Being a responsible business costs less than you think

Larry Fink, CEO of the world’s largest money management firm and $6.5 trillion in assets to play with, says every business has to have a social purpose.

Being a responsible business costs less than you think

Larry Fink, CEO of the world’s largest money management firm and $6.5 trillion in assets to play with, says every business has to have a social purpose. So when entrepreneurs and small business leaders talk about corporate responsibility as a luxury, you know there’s something wrong.

Language is a big part of the problem. Corporate Social Responsibility (CSR) has been degraded as a term. Most people still think of CSR as being about corporate philanthropy, employees volunteering to do some work in the community, a chance for a press release.

That’s not what ‘responsible business’ is about: it’s the totality of how a business is run, how we conduct ourselves, what effects are made on the society and world around us. In other words you can’t support an environmental clean-up when you know you’re a polluter. There’s no picking or choosing, no making token contributions, either you’re responsible or not. 

And it’s a fantastic opportunity for entrepreneurs and their new and recent start-ups in particular. They don’t have to work about retrofitting a sense of purpose on top of an existing business mission and operations. The first step is to think about what the real purpose of the business is. During our time working with national enterprise support agencies, talking to start-ups, no one has ever said their purpose was to get rich – money was the byproduct. The business had been set up because they’d spotted an opportunity. As Peter Drucker famously said: “Every single social and global issue of our day is a business opportunity in disguise.”

It’s important to reflect on how you want your business to be run – how you want others to experience the business: employees, customers, suppliers, maybe your neighbours on same industrial estate. So much flows from this in terms of decision making. If I really want there to be long-term relationships with employees and partners, what’s involved in making that happen? Effort is needed to create a culture where people are treated the right way, protected from inappropriate behaviours, maybe opportunities for profit share, making sure suppliers are paid on time.

If you have an established company and it’s a case of retrofitting a responsible model, then this can be started with a simple consultation exercise. Ask all employees what they appreciate about the way the business is run, parts of the culture they want to keep, and then what aspects and behaviours they don’t like. Responsible business is as much about avoiding a bullying culture and ensuring there’s good diversity among staff as reducing carbon emissions.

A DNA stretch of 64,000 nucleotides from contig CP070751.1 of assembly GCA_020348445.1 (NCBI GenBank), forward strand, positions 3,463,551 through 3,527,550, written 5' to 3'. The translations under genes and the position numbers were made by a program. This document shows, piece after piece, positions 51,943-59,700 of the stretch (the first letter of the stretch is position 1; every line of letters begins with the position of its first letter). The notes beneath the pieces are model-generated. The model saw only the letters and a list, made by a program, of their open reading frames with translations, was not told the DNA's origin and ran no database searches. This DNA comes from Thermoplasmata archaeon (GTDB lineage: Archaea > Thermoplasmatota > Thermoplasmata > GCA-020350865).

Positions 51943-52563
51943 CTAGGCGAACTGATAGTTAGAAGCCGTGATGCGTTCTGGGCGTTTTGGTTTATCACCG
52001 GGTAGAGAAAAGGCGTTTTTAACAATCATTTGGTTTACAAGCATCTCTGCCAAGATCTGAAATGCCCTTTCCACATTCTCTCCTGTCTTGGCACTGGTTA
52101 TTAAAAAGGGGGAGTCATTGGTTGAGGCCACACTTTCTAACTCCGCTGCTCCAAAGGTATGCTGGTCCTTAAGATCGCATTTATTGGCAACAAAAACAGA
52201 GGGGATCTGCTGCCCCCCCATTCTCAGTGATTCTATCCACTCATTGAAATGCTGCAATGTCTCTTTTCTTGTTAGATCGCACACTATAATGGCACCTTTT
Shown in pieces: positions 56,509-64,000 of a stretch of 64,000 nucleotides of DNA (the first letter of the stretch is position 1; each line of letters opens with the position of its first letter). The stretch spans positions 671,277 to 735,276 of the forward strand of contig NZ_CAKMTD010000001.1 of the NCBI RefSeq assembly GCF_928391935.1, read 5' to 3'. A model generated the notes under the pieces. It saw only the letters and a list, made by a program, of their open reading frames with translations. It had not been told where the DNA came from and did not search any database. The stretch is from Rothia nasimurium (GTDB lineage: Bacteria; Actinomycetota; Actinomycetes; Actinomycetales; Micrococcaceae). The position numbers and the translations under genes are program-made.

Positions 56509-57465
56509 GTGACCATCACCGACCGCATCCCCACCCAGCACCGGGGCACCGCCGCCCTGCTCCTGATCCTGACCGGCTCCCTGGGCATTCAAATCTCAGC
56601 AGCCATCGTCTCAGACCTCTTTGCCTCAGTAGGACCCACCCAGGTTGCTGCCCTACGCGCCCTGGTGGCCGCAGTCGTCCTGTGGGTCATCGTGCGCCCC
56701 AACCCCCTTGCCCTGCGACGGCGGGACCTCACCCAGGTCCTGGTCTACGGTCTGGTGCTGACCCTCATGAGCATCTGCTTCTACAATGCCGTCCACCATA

There’s not enough attention paid to organisational culture, because yes, culture really does eat strategy for breakfast. If people’s attitudes and behaviours aren’t right, if they don’t instinctively know what the right thing is to do, then the purpose and the plan aren’t going to be implemented in an optimal way, they’ll be thwarted. The culture of a responsible business is founded on its leadership, based on four key dimensions: being innovative (where sustainability is the driver and also the main decision stage-gate to assessing ideas for change); engaging and empowering employees so they feel able to take the initiative; and being open and transparent – humble enough to admit we don’t know all the answers and want to listen to thinking from staff and others externally.

Why do small business leaders assume that being socially and environmentally responsible comes with a big costs? It’s going back to the old associations that come with the CSR label. In reality, a new sense of purpose and direction costs nothing; businesses will make savings from cutting back on energy use and waste. And when there is the need for short term capital expenditure, it’s a small commitment in the context of ensuring they are part of our very real new world: they are a business that people want to work for and buy from.

At Cranfield School of Management we have extensive experience and knowledge of what it takes to start and grow a successful business. With over 30 years of working with owner-managers of SMEs on the Business Growth Programme, combined with world-class research in business and management, Cranfield is a leading center for the development and training of business managers and their teams. 

This article comes courtesy of Cranfield School of Management.


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